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After Tyre Nichols’ death, Memphis passes police reforms

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(MEMPHIS, Tenn.) — The Memphis City Council passed new police reform policies two months after the death of Tyre Nichols, who died several days after a traffic stop with Memphis police that turned violent.

Body camera footage captured officers striking and beating Nichols repeatedly. His death has prompted protests and unrest across the country.

At the Tuesday meeting, City Council members voted to pass the new ordinances banning police from conducting routine traffic stops with unmarked vehicles, unless in special circumstances, as well as requiring officers to regularly submit data on traffic stops, arrests, use of force and complaints.

The policies also establish annual review procedures for the police academy and training.

Complaints involving police use of force and deaths or injuries of people while in police custody will now be required to go through an independent investigation.

In the meeting, City of Memphis Chief Legal Officer Jennifer Sink announced that internal investigations related to the Tyre Nichols’ case resulted in four Memphis Fire Department personnel being charged, and 13 Memphis Police Department personnel being charged.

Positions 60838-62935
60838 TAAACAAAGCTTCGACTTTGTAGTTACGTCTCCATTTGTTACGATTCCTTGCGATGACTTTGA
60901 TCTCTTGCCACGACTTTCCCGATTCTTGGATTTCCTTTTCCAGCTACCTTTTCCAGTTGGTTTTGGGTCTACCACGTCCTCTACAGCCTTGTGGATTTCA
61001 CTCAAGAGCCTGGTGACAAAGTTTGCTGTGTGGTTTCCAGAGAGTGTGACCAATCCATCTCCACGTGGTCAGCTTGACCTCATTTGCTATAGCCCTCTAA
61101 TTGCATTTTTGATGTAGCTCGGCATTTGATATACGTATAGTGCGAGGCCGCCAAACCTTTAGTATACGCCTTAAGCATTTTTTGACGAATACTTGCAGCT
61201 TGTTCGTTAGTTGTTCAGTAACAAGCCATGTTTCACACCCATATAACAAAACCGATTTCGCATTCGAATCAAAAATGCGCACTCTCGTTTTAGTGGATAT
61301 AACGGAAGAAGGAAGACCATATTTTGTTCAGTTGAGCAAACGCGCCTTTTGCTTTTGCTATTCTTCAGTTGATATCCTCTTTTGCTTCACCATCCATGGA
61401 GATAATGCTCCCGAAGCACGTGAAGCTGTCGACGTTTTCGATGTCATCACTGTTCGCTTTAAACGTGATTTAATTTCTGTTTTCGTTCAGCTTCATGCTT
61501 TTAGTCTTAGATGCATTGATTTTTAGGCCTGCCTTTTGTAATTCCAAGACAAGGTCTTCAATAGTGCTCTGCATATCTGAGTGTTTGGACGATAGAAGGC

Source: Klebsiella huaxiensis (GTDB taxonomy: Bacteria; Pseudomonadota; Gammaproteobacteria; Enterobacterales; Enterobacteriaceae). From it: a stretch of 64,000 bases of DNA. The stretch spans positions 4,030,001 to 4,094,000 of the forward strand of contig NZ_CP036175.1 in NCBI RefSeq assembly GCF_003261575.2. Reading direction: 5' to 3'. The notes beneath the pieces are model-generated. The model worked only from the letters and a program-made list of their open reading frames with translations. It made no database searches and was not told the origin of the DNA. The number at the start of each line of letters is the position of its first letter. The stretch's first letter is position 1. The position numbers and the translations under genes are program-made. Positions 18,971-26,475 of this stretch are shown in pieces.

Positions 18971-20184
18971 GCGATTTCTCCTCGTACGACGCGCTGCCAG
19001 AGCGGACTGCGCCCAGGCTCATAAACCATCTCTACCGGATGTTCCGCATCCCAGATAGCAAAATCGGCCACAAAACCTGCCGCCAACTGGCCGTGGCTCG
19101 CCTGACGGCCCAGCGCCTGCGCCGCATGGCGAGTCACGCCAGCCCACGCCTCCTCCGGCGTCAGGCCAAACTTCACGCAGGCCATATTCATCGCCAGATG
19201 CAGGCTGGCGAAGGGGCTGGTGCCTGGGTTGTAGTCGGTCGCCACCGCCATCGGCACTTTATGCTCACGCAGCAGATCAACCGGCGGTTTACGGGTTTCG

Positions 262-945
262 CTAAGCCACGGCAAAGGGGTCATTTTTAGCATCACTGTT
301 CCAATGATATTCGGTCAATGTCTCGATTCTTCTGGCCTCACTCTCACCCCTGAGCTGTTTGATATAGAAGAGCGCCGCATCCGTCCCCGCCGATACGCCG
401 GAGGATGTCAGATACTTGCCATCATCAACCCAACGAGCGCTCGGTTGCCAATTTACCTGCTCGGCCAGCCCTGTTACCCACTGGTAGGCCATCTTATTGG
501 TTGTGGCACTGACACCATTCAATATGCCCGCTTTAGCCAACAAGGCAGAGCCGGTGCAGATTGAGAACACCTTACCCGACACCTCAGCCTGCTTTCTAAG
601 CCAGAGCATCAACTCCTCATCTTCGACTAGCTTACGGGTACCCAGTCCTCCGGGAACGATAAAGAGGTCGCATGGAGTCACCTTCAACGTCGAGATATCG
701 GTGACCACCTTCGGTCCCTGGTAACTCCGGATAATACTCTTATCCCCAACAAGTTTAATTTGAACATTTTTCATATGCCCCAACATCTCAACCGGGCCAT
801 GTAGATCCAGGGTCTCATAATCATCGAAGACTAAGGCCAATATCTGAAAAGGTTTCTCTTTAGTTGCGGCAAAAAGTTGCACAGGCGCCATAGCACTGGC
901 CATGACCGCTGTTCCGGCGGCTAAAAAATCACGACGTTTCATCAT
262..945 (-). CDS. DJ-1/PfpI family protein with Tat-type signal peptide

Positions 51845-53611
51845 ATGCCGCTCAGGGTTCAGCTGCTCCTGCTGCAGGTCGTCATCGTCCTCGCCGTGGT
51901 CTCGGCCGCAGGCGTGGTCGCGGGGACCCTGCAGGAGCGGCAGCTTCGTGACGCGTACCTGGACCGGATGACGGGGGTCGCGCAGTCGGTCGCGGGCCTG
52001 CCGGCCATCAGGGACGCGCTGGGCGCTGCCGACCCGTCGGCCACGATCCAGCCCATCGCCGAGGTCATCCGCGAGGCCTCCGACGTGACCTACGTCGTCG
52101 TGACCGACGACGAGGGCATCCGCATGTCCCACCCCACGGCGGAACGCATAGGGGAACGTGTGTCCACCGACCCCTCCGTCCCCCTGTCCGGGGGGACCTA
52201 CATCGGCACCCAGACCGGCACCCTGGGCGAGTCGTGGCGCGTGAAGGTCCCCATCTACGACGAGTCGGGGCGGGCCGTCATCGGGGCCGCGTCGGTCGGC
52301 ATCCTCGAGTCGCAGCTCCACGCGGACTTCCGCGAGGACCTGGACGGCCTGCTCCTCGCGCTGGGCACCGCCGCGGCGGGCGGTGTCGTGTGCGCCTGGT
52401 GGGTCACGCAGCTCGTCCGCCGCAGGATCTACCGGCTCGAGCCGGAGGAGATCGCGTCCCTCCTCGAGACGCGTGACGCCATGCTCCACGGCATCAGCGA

According to Sink, these are not criminal investigations, but rather administrative investigations.

Seven officers involved in the incident have been fired.

Memphis Police Department Chief Cerelyn “CJ” Davis said the department also has undergone reforms of its own.

“The last several weeks we have really taken a closer look into, not just our policy and procedures, but just best practices,” Davis said in the City Council meeting.

This includes more frequent and random audits of body worn cameras, enhancing radio communications, creating a selection criteria for special assignments and enhancing the protocol for response to critical incidents.

The move came one day before the Justice Department confirmed it has launched a review into the Memphis Police Department’s use-of-force and de-escalation policies, along with a separate review of specialized police units deployed in cities across the country.

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